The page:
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Malliani, G.G. (1984). Some Reflections on the Containment of Anxieties in a Paediatric Ward. J. Child Psychother., 10(2):159-174.

(1984). Journal of Child Psychotherapy, 10(2):159-174

Some Reflections on the Containment of Anxieties in a Paediatric Ward

Gabriella Grauso Malliani

This paper is an account of my work as a playleader on the isolation ward of the Hospital for Sick Children (Great Ormond Street). I wrote it several years ago, at the end of my first year in the Observation Course at the Tavistock Clinic.

I consider that my work as a playleader has been very relevant for my subsequent development and work as a child psychotherapist. It has helped me to learn to grasp and use some basic psycho-analytic ideas and concepts in a non psycho-analytic setting. I hope that the following observations and reflections might be of interest and use to others working in non psycho-analytic settings.

Cohen Ward

The isolation ward (Cohen Ward) is divided into two sections. One of them, Cohen D, is mainly allocated to children with skin problems. Some of them are kept in separate cubicles, but there is a large room with several beds and a common playroom where the children can play together and carry out several activities. When well enough, children can leave the ward and join all the other children from different wards in the hospital playcentre.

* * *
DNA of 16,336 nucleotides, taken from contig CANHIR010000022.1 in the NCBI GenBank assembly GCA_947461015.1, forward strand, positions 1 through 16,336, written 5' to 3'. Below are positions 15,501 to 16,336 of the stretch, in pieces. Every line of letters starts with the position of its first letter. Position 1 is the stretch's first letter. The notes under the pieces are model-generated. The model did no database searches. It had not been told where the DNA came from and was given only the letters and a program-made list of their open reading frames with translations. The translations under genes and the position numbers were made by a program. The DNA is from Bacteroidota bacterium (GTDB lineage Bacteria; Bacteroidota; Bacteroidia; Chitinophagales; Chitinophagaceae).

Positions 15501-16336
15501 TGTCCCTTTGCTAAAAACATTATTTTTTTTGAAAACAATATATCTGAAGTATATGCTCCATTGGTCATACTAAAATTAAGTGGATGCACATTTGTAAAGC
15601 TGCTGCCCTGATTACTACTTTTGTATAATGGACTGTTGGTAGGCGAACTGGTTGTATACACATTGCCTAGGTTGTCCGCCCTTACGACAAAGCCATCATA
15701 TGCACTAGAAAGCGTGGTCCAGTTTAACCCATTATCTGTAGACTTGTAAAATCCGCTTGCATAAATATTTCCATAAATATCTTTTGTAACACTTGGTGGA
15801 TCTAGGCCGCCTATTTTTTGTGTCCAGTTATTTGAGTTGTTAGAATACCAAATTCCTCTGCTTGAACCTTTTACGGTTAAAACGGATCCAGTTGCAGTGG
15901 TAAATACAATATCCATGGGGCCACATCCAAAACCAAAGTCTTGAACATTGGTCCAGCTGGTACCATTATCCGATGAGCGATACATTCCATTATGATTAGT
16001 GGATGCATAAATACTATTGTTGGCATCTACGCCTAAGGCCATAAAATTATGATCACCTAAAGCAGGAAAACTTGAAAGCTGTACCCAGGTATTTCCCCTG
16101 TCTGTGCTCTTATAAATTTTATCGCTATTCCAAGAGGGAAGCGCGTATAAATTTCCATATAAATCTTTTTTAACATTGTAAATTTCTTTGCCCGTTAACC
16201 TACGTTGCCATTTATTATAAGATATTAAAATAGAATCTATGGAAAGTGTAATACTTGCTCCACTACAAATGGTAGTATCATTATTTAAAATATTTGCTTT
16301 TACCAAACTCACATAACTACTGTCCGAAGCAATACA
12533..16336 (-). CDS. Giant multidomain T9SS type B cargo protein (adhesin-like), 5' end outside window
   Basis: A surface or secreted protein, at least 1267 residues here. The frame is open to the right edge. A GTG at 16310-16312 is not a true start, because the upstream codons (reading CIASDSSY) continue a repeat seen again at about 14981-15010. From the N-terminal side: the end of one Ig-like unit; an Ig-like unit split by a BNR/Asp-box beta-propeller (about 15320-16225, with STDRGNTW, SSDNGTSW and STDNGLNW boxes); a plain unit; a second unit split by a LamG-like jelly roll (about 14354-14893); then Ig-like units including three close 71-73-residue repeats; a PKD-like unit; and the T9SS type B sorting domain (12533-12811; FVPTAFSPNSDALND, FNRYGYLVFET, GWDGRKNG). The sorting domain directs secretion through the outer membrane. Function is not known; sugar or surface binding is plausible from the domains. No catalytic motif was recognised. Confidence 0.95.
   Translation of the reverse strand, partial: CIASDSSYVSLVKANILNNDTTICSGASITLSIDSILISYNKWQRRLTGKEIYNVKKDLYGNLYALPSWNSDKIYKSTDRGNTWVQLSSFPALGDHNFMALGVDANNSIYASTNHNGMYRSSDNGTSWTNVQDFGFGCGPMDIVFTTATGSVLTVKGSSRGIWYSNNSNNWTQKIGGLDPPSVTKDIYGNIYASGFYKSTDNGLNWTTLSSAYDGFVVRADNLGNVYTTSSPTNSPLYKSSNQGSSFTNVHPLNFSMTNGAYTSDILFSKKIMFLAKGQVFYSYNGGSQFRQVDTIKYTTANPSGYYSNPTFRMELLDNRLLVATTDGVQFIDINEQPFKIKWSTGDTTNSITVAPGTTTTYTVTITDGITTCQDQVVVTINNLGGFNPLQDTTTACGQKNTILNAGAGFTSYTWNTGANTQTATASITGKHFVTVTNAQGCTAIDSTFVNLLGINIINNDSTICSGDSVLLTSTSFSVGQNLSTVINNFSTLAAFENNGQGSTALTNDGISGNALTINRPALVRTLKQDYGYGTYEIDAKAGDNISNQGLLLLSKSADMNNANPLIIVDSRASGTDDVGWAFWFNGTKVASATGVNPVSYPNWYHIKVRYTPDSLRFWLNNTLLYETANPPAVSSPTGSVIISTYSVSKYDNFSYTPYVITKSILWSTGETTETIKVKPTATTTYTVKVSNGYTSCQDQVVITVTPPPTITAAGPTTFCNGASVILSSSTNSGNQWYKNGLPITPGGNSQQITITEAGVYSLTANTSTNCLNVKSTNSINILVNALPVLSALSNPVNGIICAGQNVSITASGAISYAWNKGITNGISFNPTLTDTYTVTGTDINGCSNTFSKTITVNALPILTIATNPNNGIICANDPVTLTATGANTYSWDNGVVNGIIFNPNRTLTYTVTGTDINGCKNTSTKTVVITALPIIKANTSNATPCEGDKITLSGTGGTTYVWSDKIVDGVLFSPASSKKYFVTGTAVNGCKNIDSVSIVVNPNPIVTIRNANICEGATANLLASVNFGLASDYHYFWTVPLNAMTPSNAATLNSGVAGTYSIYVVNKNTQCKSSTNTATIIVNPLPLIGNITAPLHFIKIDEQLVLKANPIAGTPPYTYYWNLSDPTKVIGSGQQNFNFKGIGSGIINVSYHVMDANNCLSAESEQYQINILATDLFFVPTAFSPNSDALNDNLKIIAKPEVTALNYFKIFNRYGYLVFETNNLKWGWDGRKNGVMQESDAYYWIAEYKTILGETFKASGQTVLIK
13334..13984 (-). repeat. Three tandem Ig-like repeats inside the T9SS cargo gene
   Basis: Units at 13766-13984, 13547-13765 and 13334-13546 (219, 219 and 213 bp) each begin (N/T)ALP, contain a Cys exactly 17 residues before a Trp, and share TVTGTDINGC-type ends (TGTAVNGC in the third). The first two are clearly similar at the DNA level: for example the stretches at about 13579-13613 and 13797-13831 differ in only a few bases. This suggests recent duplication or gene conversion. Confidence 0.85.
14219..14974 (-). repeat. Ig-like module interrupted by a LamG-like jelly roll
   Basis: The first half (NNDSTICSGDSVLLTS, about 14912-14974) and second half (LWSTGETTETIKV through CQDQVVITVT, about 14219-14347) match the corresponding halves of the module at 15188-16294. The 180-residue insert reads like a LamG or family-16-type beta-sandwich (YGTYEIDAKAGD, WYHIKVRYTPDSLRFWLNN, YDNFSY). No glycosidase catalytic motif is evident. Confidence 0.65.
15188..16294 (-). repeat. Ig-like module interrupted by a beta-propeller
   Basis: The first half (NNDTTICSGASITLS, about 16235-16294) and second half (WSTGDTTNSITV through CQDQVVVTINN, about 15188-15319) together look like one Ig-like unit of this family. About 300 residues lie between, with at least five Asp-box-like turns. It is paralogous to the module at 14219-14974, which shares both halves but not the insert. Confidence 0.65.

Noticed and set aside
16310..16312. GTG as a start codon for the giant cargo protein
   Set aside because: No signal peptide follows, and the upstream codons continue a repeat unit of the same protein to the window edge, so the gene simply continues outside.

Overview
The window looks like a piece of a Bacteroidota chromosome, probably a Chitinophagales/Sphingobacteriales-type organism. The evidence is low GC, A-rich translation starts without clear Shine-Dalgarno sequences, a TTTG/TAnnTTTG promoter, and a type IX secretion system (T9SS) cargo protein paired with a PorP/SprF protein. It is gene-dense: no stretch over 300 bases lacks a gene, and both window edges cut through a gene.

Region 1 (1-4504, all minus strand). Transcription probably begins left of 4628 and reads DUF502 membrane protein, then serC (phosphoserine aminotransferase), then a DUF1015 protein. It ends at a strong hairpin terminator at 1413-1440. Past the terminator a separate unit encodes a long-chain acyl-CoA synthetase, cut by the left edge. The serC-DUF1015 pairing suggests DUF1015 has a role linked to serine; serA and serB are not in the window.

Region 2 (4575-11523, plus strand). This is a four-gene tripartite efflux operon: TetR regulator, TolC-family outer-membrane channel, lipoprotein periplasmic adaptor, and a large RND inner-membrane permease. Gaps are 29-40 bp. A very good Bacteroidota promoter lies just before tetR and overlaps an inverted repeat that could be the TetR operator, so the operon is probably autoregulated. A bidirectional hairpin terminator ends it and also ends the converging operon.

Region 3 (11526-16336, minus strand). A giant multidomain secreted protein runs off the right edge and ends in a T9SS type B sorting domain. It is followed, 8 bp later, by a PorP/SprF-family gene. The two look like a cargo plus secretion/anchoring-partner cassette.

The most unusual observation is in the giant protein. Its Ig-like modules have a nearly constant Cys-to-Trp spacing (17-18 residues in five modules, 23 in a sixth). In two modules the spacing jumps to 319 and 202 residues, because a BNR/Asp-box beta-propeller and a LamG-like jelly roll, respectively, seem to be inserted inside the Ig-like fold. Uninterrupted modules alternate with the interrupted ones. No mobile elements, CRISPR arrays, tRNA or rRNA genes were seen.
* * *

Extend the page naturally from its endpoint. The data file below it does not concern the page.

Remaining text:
The Isolation Ward

The Cohen C side can be considered the real isolation ward and it is here that I have been working. It consists of eight cubicles and there are strict rules to be followed by everybody. On entering each cubicle one has to wear a white gown and mask. Once inside, hands have to be washed with antiseptic soap, which is repeated on leaving the cubicle, gown and mask being left in the cubicle's waste basket. Everything taken inside the cubicle cannot be taken out until the child's discharge, when fumigation takes place and things can be used again. The whole atmosphere on the ward is very “isolated” and distressing. The child is confined to his bed, completely cut off from the external world, even in his physical relation to nurses and people, and subjected to the white asepsis of shapeless bodies and masked faces.


Although the hospital includes in its staff a fair number of nursery nurses, there is a group of playleaders, appointed by the Save the Children Fund, who work under the supervision of Mrs. L, the playleaders’ co-ordinator. They come mostly from a teaching background and work both in the central play-centre and on different wards. Some months before, the hospital incorporated them in its staff, handing over to Mrs.

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